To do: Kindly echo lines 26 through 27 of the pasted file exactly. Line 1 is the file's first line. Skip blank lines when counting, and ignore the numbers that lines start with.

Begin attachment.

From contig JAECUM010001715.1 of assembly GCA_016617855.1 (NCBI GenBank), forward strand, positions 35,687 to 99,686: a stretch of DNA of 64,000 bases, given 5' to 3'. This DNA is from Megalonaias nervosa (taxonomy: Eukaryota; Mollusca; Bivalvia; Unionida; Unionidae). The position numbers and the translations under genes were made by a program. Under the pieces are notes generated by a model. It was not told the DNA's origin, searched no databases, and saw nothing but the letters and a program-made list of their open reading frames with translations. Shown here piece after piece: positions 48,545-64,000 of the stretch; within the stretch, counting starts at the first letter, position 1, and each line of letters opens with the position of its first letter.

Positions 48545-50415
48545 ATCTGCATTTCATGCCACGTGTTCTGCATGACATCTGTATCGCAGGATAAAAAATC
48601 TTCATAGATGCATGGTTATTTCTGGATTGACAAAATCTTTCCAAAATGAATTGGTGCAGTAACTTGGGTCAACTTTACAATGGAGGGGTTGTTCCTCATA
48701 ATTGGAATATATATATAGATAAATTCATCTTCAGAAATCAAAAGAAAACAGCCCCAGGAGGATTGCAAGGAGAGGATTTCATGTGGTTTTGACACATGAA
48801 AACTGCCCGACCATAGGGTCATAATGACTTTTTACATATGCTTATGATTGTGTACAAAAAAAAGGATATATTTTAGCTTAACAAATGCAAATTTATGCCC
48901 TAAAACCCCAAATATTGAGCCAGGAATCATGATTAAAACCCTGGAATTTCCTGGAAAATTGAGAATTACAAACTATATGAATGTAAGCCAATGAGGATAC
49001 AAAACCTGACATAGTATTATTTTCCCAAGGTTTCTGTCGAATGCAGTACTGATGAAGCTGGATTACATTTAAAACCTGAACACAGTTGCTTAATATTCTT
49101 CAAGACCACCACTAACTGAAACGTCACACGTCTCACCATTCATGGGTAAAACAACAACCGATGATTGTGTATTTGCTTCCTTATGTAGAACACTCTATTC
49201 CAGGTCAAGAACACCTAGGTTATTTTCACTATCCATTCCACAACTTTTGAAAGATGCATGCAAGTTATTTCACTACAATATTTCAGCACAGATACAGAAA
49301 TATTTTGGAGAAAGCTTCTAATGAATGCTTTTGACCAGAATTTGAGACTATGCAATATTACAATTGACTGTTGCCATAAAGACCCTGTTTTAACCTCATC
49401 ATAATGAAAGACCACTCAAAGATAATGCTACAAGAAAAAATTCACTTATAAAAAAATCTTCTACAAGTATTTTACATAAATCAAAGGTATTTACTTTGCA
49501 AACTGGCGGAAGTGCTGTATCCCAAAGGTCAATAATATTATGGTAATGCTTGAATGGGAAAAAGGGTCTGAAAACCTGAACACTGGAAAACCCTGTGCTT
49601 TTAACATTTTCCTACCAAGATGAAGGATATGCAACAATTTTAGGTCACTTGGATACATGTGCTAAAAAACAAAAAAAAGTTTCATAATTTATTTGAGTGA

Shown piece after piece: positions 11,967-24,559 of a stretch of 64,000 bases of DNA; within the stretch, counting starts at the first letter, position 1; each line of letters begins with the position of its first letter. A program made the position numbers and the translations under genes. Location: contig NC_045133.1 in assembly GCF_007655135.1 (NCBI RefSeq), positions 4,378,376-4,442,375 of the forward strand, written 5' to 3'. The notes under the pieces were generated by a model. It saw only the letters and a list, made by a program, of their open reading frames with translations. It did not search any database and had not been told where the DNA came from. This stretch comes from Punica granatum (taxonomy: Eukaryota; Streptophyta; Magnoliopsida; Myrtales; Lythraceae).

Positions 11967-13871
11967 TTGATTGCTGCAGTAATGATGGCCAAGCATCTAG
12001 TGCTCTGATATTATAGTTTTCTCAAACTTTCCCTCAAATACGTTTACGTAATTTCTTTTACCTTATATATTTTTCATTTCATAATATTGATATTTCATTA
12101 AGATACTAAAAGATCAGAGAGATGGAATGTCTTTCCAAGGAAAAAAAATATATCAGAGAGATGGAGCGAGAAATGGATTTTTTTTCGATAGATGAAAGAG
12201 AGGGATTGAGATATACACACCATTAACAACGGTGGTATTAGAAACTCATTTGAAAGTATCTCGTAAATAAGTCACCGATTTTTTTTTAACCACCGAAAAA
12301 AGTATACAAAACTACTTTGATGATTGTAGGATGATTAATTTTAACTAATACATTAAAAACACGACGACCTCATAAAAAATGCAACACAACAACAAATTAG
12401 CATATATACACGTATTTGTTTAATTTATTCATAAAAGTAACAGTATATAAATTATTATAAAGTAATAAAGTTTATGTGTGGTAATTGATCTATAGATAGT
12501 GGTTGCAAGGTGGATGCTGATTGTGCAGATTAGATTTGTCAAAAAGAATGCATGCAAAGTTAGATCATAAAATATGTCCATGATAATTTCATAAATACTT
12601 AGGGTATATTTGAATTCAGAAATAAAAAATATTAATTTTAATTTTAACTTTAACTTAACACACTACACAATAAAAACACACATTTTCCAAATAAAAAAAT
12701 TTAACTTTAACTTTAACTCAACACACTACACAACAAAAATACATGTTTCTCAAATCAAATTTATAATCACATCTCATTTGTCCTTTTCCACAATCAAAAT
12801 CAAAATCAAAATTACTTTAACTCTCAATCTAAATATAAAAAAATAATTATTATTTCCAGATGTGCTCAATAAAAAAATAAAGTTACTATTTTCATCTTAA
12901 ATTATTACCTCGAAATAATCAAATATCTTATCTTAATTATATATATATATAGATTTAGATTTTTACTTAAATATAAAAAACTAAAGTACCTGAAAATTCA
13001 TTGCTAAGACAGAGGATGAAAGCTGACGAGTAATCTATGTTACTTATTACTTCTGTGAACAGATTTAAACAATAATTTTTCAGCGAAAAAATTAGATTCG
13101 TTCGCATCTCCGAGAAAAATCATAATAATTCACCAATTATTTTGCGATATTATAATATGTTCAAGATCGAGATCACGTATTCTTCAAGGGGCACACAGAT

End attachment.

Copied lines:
12801 CAAAATCAAAATTACTTTAACTCTCAATCTAAATATAAAAAAATAATTATTATTTCCAGATGTGCTCAATAAAAAAATAAAGTTACTATTTTCATCTTAA
12901 ATTATTACCTCGAAATAATCAAATATCTTATCTTAATTATATATATATATAGATTTAGATTTTTACTTAAATATAAAAAACTAAAGTACCTGAAAATTCA